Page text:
The godly realize that the greatest disgrace is to boast of possessing and agreeing with the purest doctrine yet failing to show the power of godliness and to avoid evil in their lives. This makes them walk carefully and live a modest life so that their lives are more righteous than those of the pagan moralist philosophers of yesterday and the legalistic sectarians of today. We read in 1 Corinthians 9:25-27, 2 Corinthians 11:12, and

Philippians 4:8

that such was the practice of the godly Paul (pp. 104, 105).

It is evident that Teellinck saw, or thought he saw, worldliness in the members of the Dutch Reformed churches. Against it, he struck out sharply and pointedly. One weakness was the drinking, gluttony, and dubious merriment at weddings. Teellinck returned to this evil again and again. His warning against such corruption of the Christian fellowship at weddings is timely. Professing Reformed Christians permit excessive drinking, ribald jokes, ungodly noise passing for music, and even dancing at the wedding receptions for which they are responsible.

Imagine the scene of people who profess to be Christians having a drinking party in a dirty tavern. Or think of the frivolous and inappropriate behavior of such people at a carnival or festival or sinful wedding feast. Imagine that some Muslims, pagans, or Turks who were present heard these so-called Christians ranting, raving, boasting, and drinking. If they asked what kind of people they were and learned that they were Christians, would this not cause them to despise the God of all Christians, the one who is the true God? When they see so-called Christians lying, deceiving, and cheating, will this not give them the wrong impression of the Christian God? A Christian’s sinful lifestyle is a very strong way of blaspheming the name of the mighty and true God (p. 287).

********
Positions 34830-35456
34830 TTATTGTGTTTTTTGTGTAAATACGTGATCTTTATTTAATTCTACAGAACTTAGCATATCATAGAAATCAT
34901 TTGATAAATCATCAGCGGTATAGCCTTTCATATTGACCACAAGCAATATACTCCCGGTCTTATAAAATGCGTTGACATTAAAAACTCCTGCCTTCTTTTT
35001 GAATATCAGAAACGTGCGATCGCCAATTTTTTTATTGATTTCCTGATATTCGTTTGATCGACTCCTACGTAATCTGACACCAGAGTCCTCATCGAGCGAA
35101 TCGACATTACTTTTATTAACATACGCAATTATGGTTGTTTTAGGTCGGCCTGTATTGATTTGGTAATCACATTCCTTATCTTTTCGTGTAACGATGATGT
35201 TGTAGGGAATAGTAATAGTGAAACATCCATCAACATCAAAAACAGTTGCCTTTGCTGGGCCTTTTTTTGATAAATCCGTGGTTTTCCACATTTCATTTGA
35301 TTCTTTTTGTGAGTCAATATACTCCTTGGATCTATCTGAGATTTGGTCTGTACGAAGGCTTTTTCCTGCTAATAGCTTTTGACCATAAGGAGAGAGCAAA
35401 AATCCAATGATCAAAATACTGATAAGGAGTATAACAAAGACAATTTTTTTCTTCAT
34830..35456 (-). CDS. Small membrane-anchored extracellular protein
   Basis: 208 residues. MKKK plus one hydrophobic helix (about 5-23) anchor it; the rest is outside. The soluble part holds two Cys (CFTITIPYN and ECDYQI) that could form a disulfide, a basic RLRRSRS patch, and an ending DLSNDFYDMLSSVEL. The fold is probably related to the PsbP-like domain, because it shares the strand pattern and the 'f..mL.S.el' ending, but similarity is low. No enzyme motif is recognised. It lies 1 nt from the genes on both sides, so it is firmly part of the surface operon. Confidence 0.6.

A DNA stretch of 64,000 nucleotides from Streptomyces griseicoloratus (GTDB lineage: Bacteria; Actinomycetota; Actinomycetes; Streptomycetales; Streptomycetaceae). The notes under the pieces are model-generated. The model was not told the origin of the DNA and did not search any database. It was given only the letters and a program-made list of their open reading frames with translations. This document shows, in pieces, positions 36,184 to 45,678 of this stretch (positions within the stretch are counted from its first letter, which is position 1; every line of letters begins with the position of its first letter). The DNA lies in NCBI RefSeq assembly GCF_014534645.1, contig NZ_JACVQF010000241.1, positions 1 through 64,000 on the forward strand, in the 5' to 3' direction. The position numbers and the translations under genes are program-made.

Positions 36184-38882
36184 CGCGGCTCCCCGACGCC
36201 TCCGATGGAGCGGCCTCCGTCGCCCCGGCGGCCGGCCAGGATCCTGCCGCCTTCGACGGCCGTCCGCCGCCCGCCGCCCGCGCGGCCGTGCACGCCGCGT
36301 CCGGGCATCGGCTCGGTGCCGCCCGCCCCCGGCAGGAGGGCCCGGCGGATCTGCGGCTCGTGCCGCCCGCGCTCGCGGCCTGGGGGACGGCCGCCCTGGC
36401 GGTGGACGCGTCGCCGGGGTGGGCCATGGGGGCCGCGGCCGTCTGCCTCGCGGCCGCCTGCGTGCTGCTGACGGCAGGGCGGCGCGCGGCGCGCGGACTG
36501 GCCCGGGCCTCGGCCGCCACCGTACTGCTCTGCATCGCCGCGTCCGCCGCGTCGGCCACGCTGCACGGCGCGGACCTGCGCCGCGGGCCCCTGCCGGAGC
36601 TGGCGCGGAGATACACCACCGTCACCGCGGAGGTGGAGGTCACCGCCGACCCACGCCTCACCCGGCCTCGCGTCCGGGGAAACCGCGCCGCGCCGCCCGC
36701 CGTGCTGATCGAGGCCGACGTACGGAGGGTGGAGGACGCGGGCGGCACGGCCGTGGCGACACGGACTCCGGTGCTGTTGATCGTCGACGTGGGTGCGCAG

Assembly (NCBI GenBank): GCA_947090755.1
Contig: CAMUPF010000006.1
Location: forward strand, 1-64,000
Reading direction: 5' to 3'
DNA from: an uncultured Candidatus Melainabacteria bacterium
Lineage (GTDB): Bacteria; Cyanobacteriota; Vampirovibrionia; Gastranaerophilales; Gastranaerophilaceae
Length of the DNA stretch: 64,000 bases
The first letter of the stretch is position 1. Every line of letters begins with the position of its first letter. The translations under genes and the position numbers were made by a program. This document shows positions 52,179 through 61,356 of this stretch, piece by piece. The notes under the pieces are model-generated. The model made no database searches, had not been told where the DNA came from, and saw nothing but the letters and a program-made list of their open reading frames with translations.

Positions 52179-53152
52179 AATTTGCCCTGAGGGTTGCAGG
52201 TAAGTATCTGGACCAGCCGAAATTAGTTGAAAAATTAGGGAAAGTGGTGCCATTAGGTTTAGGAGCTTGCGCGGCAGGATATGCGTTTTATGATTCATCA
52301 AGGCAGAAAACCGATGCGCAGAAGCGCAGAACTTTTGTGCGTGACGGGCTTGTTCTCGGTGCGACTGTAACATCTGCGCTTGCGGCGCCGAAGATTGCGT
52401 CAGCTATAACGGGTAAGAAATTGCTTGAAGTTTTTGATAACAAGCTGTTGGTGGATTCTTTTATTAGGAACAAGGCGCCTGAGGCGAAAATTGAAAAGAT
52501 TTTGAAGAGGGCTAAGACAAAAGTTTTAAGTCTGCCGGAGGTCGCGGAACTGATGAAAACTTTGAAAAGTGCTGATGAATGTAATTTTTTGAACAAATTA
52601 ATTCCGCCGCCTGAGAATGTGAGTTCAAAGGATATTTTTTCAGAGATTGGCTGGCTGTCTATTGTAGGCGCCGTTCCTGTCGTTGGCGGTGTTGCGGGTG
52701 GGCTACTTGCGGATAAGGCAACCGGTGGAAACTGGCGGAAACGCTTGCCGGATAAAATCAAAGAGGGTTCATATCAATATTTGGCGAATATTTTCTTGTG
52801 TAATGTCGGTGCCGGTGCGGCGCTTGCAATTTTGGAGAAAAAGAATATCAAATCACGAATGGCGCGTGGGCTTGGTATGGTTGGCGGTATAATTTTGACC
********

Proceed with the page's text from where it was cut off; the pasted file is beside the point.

Here and there, Teellinck is guilty of disturbing, erroneous teaching of universal, resistible grace. We must “let the loving-kindness of God win us over to true repentance and the practice of godliness,” or we will perish (p. 241). Jesus “knock[s] on our hearts with kind invitations (Rev. 3:20),” desiring to save us, and we should “let him in” (p. 245). “The Holy Spirit promises to give you a new heart and a new spirit when you sincerely decide to practice godliness” (p. 245; emphasis added). “Seeing that the Lord God offers to take away our hearts of stone and give us new hearts and spirits in order to serve him well, how can we still refuse him?” (p. 247).

This serious departure from the gospel of sovereign, particular grace is both the more significant and the more inexcusable in view of the fact that the book was first published in 1621—two years after the Synod of Dordt condemned such teaching as Arminian heresy. There was reason why, as the editor notes, “some Reformed leaders … put him [Teellinck] in league with the Arminians” (p. 22).

The Path of True Godliness is one of several smaller works on “Reformed Spirituality” translated and published under the auspices of the Dutch Reformed Translation Society.